Meeting News Coverage

Speaker encourages charity work at AACS

NEW ORLEANS — Keynote speaker, Andrew Ordon, MD, discussed the importance and benefits of participating in medical volunteer charity missions during the American Academy of Cosmetic Surgery’s Annual Scientific Meeting, here.

Since he performed his first cleft palate surgery in 1984, Ordon has participated in charity work abroad and within his local area of Beverly Hills to improve the quality of life and health of thousands of patients with face or body abnormalities.

In 2009, Ordon worked with Operation Smile Train, in Varanasi, India, on children with cleft lips and palates alongside Subodh Kumar Singh, MD. Singh sees more than 10 cases per day with this life altering defect, according to Ordon, who said Singh has likely performed more cleft palate/lip reconstructions than anyone else in the world. Ordon also travelled to Haiti in 2010 to offer relief to citizens impacted by the earthquake.

Ordon recommended surgeons be fastidious when searching for a charity in order to find a niche that is of particular interest. Having worked with both children and adults, and in communities affected by a natural disaster, economic factors or domestic violence, the options for charity endeavors are practically limitless, he said.

In Beverly Hills, Ordon works with an organization called Safe Passage, which helps domestic violence victims. These cases usually involve rhinoplasty and teeth reconstruction — the latter of which is completed by another surgeon, he said.

Not only does doing charity work feel good and change the lives of those who need it, but a surgeon’s own paying patients will be satisfied that he or she is contributing to those who need it with this type of work, according to Ordon.

Because of his charity endeavors, “I have more passion for my profession now than I did 10 or 20 years ago,” Ordon said. – by Abigail Sutton

Reference:

Ordon A. Keynote lecture. Presented at: American Academy of Cosmetic Surgery Annual Scientific Meeting. Jan 13-17, 2015; New Orleans.

Disclosure: No products or companies that would require financial disclosure are mentioned in this article.

NEW ORLEANS — Keynote speaker, Andrew Ordon, MD, discussed the importance and benefits of participating in medical volunteer charity missions during the American Academy of Cosmetic Surgery’s Annual Scientific Meeting, here.

Since he performed his first cleft palate surgery in 1984, Ordon has participated in charity work abroad and within his local area of Beverly Hills to improve the quality of life and health of thousands of patients with face or body abnormalities.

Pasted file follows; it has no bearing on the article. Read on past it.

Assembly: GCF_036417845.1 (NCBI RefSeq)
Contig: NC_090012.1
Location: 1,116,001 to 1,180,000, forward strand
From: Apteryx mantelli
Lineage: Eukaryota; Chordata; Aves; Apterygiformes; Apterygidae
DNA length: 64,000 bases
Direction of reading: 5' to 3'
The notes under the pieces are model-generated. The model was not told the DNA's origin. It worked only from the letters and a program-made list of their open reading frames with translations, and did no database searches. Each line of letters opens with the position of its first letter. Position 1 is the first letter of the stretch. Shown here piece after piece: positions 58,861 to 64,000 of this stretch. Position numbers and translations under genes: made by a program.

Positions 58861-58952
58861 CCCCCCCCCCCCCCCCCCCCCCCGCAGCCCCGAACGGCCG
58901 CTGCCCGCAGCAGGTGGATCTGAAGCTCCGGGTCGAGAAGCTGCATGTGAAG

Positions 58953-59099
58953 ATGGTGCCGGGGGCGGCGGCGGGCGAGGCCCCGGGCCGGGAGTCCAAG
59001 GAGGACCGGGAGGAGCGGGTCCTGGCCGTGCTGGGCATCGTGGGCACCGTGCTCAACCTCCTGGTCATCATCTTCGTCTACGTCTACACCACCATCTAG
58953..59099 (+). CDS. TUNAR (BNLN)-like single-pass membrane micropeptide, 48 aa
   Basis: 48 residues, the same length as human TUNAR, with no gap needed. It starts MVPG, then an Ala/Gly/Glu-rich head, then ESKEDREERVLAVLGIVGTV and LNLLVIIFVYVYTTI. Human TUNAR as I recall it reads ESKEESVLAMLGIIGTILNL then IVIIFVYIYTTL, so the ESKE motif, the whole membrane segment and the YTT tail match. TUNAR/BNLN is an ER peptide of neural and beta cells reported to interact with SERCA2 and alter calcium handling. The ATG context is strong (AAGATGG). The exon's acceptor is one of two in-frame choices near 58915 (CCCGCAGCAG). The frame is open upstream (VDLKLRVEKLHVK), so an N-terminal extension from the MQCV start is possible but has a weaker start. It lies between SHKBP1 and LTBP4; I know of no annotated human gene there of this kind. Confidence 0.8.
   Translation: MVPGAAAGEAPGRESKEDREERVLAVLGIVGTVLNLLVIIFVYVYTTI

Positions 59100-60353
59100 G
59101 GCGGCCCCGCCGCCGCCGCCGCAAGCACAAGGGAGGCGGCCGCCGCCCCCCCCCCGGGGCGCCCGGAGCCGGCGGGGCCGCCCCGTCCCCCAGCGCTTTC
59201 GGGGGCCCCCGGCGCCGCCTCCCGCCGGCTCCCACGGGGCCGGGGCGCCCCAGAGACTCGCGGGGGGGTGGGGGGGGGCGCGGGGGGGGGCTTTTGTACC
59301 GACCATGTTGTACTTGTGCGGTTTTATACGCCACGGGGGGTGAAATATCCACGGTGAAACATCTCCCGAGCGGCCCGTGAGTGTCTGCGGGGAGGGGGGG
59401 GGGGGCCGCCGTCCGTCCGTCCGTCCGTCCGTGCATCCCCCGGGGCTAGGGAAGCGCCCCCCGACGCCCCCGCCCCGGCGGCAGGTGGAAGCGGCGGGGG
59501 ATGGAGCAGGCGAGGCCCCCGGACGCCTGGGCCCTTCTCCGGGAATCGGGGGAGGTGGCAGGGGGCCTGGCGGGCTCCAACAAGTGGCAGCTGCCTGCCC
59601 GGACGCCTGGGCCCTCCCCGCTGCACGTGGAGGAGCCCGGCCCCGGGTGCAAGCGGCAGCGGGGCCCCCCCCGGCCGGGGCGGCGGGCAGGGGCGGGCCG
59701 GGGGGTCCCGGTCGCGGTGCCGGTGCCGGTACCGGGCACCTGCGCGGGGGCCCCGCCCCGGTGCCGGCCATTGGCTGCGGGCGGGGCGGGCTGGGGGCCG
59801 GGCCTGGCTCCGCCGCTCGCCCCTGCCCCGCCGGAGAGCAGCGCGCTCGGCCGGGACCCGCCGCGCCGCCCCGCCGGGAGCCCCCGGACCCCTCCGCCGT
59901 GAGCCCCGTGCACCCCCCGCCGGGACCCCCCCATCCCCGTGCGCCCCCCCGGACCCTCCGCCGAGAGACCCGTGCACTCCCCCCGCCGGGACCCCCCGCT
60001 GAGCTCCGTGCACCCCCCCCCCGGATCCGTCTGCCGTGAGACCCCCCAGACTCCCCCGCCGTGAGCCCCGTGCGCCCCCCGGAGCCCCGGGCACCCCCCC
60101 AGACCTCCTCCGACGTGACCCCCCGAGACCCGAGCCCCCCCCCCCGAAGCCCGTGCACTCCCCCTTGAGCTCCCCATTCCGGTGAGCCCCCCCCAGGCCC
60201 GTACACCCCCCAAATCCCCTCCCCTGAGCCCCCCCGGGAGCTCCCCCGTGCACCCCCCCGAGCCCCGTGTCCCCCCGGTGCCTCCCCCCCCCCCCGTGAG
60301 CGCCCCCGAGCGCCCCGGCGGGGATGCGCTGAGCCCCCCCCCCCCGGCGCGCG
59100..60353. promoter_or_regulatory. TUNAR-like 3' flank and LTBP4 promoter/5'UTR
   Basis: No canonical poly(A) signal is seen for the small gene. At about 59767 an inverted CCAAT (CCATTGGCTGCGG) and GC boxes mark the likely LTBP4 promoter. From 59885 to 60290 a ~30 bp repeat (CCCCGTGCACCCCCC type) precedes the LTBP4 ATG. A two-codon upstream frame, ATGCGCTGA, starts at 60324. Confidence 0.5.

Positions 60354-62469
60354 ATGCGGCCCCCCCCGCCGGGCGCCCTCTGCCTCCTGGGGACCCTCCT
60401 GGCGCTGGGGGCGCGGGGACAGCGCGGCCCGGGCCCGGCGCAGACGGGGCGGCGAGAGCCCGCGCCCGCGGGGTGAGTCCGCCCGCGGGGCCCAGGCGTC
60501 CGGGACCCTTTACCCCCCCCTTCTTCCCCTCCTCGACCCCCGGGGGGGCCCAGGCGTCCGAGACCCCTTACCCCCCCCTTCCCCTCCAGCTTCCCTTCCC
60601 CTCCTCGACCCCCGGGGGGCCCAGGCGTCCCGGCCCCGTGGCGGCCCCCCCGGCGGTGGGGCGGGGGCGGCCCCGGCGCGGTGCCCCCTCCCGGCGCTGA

In 2009, Ordon worked with Operation Smile Train, in Varanasi, India, on children with cleft lips and palates alongside Subodh Kumar Singh, MD. Singh sees more than 10 cases per day with this life altering defect, according to Ordon, who said Singh has likely performed more cleft palate/lip reconstructions than anyone else in the world. Ordon also travelled to Haiti in 2010 to offer relief to citizens impacted by the earthquake.

Ordon recommended surgeons be fastidious when searching for a charity in order to find a niche that is of particular interest. Having worked with both children and adults, and in communities affected by a natural disaster, economic factors or domestic violence, the options for charity endeavors are practically limitless, he said.

In Beverly Hills, Ordon works with an organization called Safe Passage, which helps domestic violence victims. These cases usually involve rhinoplasty and teeth reconstruction — the latter of which is completed by another surgeon, he said.

Not only does doing charity work feel good and change the lives of those who need it, but a surgeon’s own paying patients will be satisfied that he or she is contributing to those who need it with this type of work, according to Ordon.

Because of his charity endeavors, “I have more passion for my profession now than I did 10 or 20 years ago,” Ordon said. – by Abigail Sutton

Reference:

Ordon A. Keynote lecture. Presented at: American Academy of Cosmetic Surgery Annual Scientific Meeting. Jan 13-17, 2015; New Orleans.

Disclosure: No products or companies that would require financial disclosure are mentioned in this article.

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